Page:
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Sean Yates: “Alberto doesn’t like to follow the train.”

Sean Yates: “Alberto doesn’t like to follow the train.”

The plan was to win to successive Grand Tours but that’s been amended for Alberto Contador and his team. With three stages to go, the Spaniard’s quest is to now try and put himself in a podium position at the Tour. RIDE caught up with Tinkoff-Saxo directeur sportif Sean Yates before the 19th stage… here is a transcript of that exchange.

 

Majka and Contador trying to crack the dominance of The Blue Line in stage 18. Photo: Graham Watons

Majka and Contador trying to crack the dominance of The Blue Line in stage 18.
Photo: Graham Watson

 

RIDE: I’m with Sean Yates before stage 19. Every day we see a similar theme: some guys going up the road, Alberto has a go – and he can’t seem to get much more than 50 metres… what’s it going to take to crack it?

Sean Yates: “I think today is the hardest day so far, metres wise: 60km of climbing or thereabouts and today is The Day. You never know when they’re going to crack but there’s a very good chance of that happening today if we apply the right kind of pressure.

“If we can change the circumstances to how we want it, then something can happen.

“Obviously Alberto always tries and what are you going to do: sit on the wheel and follow? Or try something?

“Okay, if you try something it might not work but we have scenarios where we have put guys in breaks that could potentially wait – and this, that, and the other – but it hasn’t quite panned out. On top of that, he went and crashed on the descent of the col d’Allos which wasn’t the plan otherwise he’d be much closer to Valverde for the podium which is our goal at the moment for Contador.

“Obviously it’s a hard stage today and there are going to be a lot of guys hating life, for sure, including not only sprinters and non-climbers.”

 

Contador tried an attack in stage 18... but he remains well behind a place on the podium. Photo: Graham Watson

Contador tried an attack in stage 18… but he remains well behind a place on the podium.
Photo: Graham Watson

 

 

We see fairly obvious tactics of Kreuziger, Rogers, Majka all pacing Alberto to the base of the climb are we going to see the same today?

“Yes, there should’ve be two guys up the front yesterday but they weren’t physically able to hold that group on the Glandon [in stage 18] but the scenario of what could have been had they been there would have been that they’d have waited at the top. And then, when Alberto attacked they could have assisted him to put some more pressure on Valverde and Froome. But they weren’t able to hold. They were in the race-winning break but they weren’t able to hold the group on the Glandon.

“Every single day bar none the guys have done what we asked; they’ve been in the breaks, they’ve gone for the sprints – physically they’ve done everything we wanted them to do and today I’m sure they’ll try again.

“Obviously it’s kind of easy looking from the outside but when you’re in the race and see how hard these guys are working – and you see the state of Mick Rogers when he’s been trying to get into 20 breakaways and he can hardly talk – that you realise it’s a hard race, it’s hard sport!”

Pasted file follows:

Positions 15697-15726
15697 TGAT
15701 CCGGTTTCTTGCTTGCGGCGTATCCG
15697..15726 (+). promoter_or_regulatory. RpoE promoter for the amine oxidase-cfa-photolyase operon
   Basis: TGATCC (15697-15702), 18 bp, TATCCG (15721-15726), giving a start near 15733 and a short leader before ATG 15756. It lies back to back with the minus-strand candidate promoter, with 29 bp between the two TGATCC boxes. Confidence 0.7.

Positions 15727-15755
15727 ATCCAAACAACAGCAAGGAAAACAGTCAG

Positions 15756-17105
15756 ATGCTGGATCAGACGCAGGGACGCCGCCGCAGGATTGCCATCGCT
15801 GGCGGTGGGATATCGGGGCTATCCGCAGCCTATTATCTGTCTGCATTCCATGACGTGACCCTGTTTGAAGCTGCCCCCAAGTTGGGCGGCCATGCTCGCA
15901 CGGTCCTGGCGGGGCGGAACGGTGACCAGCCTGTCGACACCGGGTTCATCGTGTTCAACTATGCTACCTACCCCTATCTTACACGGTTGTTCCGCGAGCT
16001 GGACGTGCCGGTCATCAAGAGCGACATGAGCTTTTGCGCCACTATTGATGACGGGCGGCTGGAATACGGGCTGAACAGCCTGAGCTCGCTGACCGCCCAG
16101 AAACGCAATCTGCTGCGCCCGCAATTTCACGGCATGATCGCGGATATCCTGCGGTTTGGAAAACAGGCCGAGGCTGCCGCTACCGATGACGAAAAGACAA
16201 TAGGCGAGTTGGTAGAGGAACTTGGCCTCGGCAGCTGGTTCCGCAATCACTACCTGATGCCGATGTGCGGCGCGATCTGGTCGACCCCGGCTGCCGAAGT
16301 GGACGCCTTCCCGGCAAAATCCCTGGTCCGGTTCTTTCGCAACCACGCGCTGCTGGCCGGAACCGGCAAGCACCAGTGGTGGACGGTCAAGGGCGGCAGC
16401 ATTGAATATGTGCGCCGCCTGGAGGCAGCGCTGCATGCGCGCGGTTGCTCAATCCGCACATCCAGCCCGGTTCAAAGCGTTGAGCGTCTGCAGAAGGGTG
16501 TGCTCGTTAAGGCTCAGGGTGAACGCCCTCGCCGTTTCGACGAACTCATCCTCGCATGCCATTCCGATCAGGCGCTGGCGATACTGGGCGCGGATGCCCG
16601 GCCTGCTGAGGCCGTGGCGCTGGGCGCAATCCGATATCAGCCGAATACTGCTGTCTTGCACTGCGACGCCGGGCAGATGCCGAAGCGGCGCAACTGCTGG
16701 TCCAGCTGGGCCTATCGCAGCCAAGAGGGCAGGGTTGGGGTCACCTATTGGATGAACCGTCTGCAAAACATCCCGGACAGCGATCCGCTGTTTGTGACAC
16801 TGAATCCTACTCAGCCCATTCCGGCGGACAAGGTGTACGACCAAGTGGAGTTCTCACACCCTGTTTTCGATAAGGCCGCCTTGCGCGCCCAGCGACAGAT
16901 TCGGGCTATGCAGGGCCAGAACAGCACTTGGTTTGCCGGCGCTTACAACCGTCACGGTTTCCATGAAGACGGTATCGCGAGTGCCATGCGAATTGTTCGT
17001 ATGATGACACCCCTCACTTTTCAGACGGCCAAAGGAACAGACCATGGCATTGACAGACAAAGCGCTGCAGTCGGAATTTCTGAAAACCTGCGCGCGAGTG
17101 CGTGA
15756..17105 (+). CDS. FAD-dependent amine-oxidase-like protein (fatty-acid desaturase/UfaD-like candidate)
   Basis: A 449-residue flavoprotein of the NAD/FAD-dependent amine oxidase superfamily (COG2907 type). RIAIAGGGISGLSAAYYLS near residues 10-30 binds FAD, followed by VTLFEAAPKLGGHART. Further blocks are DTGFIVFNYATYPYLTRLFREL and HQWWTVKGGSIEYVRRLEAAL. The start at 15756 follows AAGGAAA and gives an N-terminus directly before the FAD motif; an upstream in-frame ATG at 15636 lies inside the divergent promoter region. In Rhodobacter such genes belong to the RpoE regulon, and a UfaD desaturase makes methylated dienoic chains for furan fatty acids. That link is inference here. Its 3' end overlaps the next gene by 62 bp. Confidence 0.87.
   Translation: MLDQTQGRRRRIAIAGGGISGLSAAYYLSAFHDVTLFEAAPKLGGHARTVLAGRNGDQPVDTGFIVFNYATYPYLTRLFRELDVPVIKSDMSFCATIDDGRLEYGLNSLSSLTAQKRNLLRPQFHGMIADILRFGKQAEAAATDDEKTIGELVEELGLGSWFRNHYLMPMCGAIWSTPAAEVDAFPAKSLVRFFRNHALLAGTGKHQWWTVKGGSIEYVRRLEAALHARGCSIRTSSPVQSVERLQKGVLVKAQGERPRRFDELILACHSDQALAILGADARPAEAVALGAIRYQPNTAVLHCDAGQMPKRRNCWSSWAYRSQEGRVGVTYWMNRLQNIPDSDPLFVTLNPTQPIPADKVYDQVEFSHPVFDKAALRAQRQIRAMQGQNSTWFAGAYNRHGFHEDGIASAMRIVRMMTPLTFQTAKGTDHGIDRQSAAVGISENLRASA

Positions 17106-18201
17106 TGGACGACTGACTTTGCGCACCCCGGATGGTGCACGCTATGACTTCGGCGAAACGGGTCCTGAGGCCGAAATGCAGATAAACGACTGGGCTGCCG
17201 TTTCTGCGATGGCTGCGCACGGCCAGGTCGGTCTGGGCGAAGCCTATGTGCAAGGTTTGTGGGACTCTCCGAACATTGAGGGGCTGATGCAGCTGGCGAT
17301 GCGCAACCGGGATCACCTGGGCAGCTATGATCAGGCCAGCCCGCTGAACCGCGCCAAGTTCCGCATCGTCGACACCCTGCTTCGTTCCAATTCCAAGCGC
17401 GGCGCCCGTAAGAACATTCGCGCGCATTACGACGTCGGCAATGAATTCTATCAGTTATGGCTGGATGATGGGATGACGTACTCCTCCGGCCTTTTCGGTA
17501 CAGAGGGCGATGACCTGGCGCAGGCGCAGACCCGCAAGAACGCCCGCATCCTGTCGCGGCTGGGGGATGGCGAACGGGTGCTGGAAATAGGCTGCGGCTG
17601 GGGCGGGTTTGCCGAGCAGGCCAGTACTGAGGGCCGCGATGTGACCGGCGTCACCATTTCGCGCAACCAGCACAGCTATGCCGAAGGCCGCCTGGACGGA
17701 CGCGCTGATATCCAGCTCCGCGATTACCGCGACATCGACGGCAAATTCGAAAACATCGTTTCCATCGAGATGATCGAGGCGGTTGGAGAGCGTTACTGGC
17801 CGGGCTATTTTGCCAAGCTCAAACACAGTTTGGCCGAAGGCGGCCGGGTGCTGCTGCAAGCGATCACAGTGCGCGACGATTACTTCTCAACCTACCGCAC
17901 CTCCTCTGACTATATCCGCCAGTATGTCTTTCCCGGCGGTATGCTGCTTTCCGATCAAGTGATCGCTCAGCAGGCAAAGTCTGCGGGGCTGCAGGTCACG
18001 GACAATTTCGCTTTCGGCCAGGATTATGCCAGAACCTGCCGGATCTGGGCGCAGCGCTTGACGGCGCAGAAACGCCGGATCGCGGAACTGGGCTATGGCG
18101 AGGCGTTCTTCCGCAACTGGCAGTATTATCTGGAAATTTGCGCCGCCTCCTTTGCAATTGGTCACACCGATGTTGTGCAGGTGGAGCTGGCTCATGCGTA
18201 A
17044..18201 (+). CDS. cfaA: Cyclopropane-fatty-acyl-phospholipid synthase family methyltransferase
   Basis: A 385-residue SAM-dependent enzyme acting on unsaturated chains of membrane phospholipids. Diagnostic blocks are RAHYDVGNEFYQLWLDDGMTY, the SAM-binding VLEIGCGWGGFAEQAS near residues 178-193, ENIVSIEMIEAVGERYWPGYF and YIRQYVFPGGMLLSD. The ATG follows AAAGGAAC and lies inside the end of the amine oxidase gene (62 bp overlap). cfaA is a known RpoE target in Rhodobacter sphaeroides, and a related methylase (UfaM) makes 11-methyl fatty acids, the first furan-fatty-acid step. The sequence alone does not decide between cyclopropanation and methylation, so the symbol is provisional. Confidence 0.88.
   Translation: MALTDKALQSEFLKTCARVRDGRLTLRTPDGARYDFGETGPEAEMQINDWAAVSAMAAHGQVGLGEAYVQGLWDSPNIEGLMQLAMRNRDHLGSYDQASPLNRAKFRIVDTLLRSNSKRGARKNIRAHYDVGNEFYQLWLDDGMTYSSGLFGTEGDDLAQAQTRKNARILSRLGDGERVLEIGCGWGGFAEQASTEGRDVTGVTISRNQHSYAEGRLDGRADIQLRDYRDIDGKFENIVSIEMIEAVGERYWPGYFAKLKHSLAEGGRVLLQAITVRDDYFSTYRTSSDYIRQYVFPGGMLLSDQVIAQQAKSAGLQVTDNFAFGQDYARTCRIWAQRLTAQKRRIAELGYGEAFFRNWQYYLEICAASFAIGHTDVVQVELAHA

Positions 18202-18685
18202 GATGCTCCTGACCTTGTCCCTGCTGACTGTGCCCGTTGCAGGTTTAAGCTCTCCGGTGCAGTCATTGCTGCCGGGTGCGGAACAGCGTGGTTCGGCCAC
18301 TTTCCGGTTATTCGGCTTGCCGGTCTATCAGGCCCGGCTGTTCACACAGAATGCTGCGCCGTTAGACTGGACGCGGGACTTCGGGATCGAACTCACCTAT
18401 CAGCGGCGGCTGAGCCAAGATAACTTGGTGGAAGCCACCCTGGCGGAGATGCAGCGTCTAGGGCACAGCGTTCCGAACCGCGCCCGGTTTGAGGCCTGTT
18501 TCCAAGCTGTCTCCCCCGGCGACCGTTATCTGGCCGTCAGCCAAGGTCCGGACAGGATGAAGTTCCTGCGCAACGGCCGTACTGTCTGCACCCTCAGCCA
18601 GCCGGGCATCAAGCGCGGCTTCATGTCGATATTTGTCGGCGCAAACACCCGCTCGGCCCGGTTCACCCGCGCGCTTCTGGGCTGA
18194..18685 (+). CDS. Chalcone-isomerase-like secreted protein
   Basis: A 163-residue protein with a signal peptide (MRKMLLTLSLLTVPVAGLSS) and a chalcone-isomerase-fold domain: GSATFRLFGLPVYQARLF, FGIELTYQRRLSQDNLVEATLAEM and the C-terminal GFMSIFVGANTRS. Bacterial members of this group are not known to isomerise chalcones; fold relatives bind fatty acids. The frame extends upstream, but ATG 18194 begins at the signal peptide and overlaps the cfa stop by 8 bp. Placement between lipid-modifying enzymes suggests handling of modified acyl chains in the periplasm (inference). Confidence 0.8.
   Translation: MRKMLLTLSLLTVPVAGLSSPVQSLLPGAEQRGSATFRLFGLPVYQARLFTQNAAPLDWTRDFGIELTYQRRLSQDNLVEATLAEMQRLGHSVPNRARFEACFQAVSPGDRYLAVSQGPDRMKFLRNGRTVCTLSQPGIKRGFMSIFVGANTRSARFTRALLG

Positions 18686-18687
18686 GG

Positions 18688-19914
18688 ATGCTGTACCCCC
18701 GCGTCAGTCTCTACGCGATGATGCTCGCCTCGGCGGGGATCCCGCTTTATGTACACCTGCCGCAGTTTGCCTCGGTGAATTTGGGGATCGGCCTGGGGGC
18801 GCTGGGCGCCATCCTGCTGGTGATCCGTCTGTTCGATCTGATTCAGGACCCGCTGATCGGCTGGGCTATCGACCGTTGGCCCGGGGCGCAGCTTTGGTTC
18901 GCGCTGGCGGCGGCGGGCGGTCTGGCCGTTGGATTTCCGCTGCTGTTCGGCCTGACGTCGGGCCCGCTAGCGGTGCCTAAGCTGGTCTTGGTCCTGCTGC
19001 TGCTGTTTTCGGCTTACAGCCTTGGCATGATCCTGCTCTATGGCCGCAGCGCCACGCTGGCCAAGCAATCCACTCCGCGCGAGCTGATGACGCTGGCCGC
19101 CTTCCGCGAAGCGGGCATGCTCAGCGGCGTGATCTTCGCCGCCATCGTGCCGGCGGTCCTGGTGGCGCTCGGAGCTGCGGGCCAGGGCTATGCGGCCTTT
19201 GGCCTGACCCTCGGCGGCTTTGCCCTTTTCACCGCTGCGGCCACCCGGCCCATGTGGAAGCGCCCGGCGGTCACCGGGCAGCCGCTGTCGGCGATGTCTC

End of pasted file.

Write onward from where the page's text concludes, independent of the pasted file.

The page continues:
Yates was part of the Sky team in 2012 when it first won the Tour de France. This year he's in the driver's seat of the Tinkoff-Saxo team car. Photo: Rob Arnold

Yates was part of the Sky team in 2012 when it first won the Tour de France. This year he’s in the driver’s seat of the Tinkoff-Saxo team car.
Photo: Rob Arnold

 

How helpful is it that you and Michael [Rogers] have worked in the Sky system and understand it? Are there any lessons that you’ve taken from your time there and applied at Tinkoff-Saxo?

“Ah, nah. Ultimately if you don’t have the tools you can’t perform the tasks. Sky obviously has a very strong team here and their directeur sportif, ‘Nico’ Portal, is very good and he’s getting better all the time.

“If you’re not physically stronger than your rivals you have a hard time… you can upset the applecart by trying something and putting them under pressure by risking everything, really, or you can just follow the train which everyone did in 2012, you know?

“Alberto doesn’t like to follow the train.

“Okay, if he was in third on GC he might do but at the moment he’s not so we need to try something.”

 

You’ve worked with Chris and Geraint. Can you give me a quick summary of them this year and what you think of their efforts?

“Obviously Geraint is a phenomenon. He was always a pleasure to work with, he’s the simplest guy – you tell him to do ‘this’ and he does it. Physically he’s a one-of-a-kind: he’s ridden a 3:52 in a team pursuit and he’s currently fourth in the Tour with three days to go. What can you say about that? He’s a machine! Unbelievable.

“And obviously Chris is a phenomenal athlete. There’s a lot of conjuncture about his performances and this, that and the other but ultimately he’s going up hills faster than everyone else, he’s got a strong team around him, and he’s obviously maturing and learning as he goes. To be in a position where you are leading the race and being the centre of the cycling universe, it takes some adapting to and obviously the less effort it takes adapting, then the more he can concentrate on doing what he has to do which is ride the bike.”

 

 

– By Rob Arnold

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